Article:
Problems abound as 'Pokemon Go' craze grips Korea

Problems abound as 'Pokemon Go' craze grips Korea
PHOTO: The Straits Times

SEOUL - Oblivious of their surroundings, "Pokemon Go" players often encounter dangerous situations

The "Pokemon Go" craze that has swept through South Korea has ignited various safety problems, with reports of players entering dangerous situations in order to catch virtual characters that appear in the game.

The hit augmented reality mobile game, which involves people visiting real-life locations to catch "Pokemon" on their smartphones, has led to potential accidents and even the arrest of some players who were caught trying to trespass in closed parks and other facilities at night.

Co-developed by US game company Niantic and Nintendo, "Pokemon Go" secured more than 7 million users in Korea in the first week of its official release here on Jan. 24.

In order to play, players must physically move while tracking their path inside the game.

The game guides players to monuments and noteworthy places in diverse neighborhoods that serve as "Pokestops" where they can collect game items and encounter Pokemon to catch.

This means that players are often glued to their phones, as they search for "Pokestops" as well as Pokemon that are roaming nearby, and frequently fail to take note of their surroundings.

"My friend was walking around Gangnam Station while playing 'Pokemon Go' on her smartphone, and she almost got hit by a car at a corner," 29-year-old Kim Jin-ah told The Korea Herald.

"A lot of people are so focused on the game that they don't even look up while crossing the road. The game is fun indeed, but I don't think it's worth risking your life for," Kim said.

According to local reports, some drivers have encountered dangerous situations on the road where the car in front of them suddenly changed lanes and pulled over in an apparent move to collect items at a nearby "Pokestop."

Locations marked with abundant "Pokestops," including parks and religious facilities, have been hit by a sudden influx of visitors, some of whom have been causing trouble.

The United Nations Memorial Cemetery in Busan, where many Pokemon are said to appear, has had to ramp up security to guard against people trying to jump the fence at night to catch Pokemon on the memorial grounds.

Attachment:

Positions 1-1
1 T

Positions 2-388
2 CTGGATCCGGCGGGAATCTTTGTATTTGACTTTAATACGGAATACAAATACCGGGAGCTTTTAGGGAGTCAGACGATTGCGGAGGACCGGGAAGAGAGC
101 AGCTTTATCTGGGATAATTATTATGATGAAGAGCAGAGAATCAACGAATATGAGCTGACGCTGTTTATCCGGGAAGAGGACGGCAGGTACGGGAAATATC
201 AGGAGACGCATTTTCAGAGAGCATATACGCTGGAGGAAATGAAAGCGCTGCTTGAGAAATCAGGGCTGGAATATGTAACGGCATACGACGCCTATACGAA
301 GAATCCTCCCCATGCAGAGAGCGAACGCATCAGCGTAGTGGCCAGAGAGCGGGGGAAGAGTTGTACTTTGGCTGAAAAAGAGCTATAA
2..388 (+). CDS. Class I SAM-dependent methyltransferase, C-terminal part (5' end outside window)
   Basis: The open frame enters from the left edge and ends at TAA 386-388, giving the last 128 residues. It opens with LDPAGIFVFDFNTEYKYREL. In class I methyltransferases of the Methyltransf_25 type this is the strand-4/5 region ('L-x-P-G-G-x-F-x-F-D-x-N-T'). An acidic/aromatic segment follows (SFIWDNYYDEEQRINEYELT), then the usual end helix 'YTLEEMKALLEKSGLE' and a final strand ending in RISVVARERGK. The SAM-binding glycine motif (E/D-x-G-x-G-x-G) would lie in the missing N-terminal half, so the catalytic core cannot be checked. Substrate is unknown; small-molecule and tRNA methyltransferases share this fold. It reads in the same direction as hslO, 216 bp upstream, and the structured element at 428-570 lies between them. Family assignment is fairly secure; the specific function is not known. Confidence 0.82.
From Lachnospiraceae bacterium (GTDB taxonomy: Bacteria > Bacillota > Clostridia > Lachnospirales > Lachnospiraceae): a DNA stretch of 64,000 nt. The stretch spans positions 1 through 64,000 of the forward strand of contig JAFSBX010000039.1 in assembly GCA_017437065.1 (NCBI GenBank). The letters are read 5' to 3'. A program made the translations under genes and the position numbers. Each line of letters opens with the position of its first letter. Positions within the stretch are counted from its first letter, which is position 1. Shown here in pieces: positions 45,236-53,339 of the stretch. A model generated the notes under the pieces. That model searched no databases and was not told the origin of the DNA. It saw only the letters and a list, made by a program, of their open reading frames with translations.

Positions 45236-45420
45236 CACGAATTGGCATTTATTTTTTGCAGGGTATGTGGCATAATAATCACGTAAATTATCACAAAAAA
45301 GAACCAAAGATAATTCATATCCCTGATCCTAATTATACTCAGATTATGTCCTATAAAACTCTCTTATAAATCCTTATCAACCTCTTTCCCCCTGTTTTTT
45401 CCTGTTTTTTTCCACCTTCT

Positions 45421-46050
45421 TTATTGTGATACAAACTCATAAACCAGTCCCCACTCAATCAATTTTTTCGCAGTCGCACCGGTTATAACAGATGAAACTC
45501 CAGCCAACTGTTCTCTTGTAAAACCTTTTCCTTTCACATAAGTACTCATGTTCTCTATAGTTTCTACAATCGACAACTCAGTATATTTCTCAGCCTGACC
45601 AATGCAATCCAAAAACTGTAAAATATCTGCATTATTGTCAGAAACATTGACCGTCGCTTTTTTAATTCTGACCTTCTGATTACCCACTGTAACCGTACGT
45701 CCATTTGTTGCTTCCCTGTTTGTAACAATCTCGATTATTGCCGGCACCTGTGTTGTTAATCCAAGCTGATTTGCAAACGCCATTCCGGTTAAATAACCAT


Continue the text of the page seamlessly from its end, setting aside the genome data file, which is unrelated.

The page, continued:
"The UN Memorial Cemetery is a place to commemorate war veterans who died in combat. We ask visitors to show respect when visiting the memorial," an official at the UN Memorial Cemetery said.

Churches and temples, many of which have been designated as "Pokestops," have also been hit by an influx of visitors who have come for the sole purpose of playing "Pokemon Go" and end up disrupting daily activities.

Open parks in Korea are also on alert, as the sudden rise in the number of wintertime visitors means a heightened risk of ice-related safety accidents.

"I saw a lot of young students mindlessly roam around areas of the park where the ice has frozen over in order to play 'Pokemon Go.' I think they need to be more careful," said 53-year-old Song Sun-ah who was recently jogging at Olympic Park in southern Seoul.

Mindful of the safety risks and problems associated with "Pokemon Go," Niantic has embedded multiple alerts in the game warning users to "stay alert at all times."

The game also warns players to "not play the game while driving" and click on a message confirming that "I am a passenger" when it detects that a player is moving too quickly.

Read also: Pokemon Go unleashed on game-mad South Korea six months late

'Pokemon Go' officially launches in Korea

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